In the domain of circulatory disease the physician has benefited greatly from physiologic methods. Likewise, of all the medical specialties cardiology has been most inspirational to physiology. The idea of determining the cardiac debit (cardiac output), i. e. the quantity of blood expelled by the left ventricle into the aorta, in unit time, is old. Its history is the more interesting, since a study of this one problem in its diverse aspects demonstrates the evolution of physiologic thought.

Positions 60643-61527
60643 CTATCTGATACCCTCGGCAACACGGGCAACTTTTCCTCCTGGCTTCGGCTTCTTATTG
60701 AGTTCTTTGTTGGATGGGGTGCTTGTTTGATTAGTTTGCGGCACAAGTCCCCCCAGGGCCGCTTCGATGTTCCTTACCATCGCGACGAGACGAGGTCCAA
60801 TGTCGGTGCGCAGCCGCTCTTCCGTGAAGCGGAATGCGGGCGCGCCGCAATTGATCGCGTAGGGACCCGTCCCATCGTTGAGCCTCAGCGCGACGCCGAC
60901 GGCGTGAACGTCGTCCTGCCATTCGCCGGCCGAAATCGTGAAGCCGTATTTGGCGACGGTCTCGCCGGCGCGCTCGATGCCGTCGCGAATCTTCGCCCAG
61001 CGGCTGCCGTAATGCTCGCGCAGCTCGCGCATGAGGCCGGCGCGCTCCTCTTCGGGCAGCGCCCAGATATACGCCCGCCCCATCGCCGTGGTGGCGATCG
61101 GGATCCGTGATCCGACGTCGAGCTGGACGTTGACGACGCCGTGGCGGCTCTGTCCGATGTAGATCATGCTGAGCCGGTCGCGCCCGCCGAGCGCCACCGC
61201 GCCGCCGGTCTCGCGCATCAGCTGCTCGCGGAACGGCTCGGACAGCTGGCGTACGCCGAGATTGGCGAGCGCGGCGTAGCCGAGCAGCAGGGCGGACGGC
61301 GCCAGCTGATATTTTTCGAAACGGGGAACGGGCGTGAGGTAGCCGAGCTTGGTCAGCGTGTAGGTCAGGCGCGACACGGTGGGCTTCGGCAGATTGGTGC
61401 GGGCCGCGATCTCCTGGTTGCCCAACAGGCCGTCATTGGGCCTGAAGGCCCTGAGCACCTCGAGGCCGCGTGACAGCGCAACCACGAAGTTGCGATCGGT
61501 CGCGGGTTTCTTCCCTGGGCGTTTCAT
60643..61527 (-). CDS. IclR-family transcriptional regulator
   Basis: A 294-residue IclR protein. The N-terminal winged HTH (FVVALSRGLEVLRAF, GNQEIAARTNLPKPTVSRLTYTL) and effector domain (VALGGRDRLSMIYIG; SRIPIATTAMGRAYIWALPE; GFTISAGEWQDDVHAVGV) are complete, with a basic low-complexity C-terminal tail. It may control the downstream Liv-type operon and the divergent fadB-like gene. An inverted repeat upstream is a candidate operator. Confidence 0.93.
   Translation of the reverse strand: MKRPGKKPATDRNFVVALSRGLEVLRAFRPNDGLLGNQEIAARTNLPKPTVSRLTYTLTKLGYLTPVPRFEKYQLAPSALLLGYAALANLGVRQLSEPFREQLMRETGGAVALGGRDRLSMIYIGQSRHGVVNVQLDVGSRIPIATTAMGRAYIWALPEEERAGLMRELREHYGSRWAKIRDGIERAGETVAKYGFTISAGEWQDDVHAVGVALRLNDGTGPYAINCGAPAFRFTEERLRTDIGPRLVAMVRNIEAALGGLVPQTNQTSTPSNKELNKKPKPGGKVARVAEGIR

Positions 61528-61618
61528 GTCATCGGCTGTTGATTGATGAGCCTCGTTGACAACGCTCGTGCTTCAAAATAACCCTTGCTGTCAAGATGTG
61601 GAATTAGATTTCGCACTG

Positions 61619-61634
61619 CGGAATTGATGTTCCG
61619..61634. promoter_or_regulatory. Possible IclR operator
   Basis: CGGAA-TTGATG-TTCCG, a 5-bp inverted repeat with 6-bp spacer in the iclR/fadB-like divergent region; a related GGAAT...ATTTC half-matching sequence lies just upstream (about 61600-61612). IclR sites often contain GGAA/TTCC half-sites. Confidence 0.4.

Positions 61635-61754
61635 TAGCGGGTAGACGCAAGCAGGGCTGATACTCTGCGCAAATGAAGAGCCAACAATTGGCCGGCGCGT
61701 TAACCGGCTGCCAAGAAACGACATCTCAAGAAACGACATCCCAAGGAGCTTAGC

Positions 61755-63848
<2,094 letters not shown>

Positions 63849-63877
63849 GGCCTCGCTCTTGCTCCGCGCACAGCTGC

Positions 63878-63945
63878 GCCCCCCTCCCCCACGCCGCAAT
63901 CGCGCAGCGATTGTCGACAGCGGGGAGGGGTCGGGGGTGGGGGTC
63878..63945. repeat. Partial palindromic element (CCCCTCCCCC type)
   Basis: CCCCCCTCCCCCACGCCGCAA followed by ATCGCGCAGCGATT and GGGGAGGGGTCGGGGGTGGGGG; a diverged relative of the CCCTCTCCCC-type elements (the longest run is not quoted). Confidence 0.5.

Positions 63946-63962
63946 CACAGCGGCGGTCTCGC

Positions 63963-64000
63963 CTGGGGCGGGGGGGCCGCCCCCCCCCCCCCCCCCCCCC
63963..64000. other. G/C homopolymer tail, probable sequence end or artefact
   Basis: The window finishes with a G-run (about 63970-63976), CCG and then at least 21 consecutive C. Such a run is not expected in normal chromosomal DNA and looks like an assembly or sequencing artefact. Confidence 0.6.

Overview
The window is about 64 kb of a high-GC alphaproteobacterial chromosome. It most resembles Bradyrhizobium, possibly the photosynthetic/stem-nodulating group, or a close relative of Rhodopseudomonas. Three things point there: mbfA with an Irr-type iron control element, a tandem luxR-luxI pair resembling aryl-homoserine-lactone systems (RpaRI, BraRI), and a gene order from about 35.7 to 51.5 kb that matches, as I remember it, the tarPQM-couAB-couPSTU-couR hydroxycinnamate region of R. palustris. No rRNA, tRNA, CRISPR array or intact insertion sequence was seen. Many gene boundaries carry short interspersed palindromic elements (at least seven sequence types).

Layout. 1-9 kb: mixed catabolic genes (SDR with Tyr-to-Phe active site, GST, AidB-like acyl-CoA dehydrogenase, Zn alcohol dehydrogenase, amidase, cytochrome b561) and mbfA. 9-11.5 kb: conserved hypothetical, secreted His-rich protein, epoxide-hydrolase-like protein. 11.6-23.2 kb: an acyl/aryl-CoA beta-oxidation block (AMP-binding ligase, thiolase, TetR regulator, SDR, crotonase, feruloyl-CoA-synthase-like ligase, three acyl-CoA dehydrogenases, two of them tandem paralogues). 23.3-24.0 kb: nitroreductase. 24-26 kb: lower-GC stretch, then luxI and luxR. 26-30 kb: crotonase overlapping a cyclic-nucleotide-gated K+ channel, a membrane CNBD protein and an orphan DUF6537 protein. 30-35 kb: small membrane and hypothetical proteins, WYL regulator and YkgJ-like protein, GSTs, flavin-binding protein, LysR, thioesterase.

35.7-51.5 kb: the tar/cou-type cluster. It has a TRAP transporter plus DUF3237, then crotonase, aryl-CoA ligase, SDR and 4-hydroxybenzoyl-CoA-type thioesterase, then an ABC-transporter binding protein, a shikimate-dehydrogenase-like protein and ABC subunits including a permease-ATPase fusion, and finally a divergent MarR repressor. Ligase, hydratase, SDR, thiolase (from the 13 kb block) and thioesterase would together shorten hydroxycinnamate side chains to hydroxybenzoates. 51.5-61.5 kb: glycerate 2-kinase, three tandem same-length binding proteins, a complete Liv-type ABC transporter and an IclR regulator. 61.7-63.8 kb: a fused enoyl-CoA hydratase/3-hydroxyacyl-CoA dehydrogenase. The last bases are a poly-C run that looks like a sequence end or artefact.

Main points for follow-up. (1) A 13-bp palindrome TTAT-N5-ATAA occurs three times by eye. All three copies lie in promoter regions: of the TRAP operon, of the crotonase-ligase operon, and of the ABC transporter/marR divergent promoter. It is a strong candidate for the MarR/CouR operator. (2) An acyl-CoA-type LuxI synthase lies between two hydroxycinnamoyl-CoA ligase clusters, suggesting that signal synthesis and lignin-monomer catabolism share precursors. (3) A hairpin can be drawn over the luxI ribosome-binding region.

Dr. Lequime, in this well written monograph reviews the significant literature, describes the various methods available and makes important personal contributions. He concludes: The direct method of Fick permits accurate measurement of cardiac output in the unanesthetized dog. During chloral or pentobarbital sodium anesthesia, the considerably reduced cardiac output parallels the diminution in respiratory exchange. Application of the principle of Fick to man, according to the technic of Meakins and Davies, can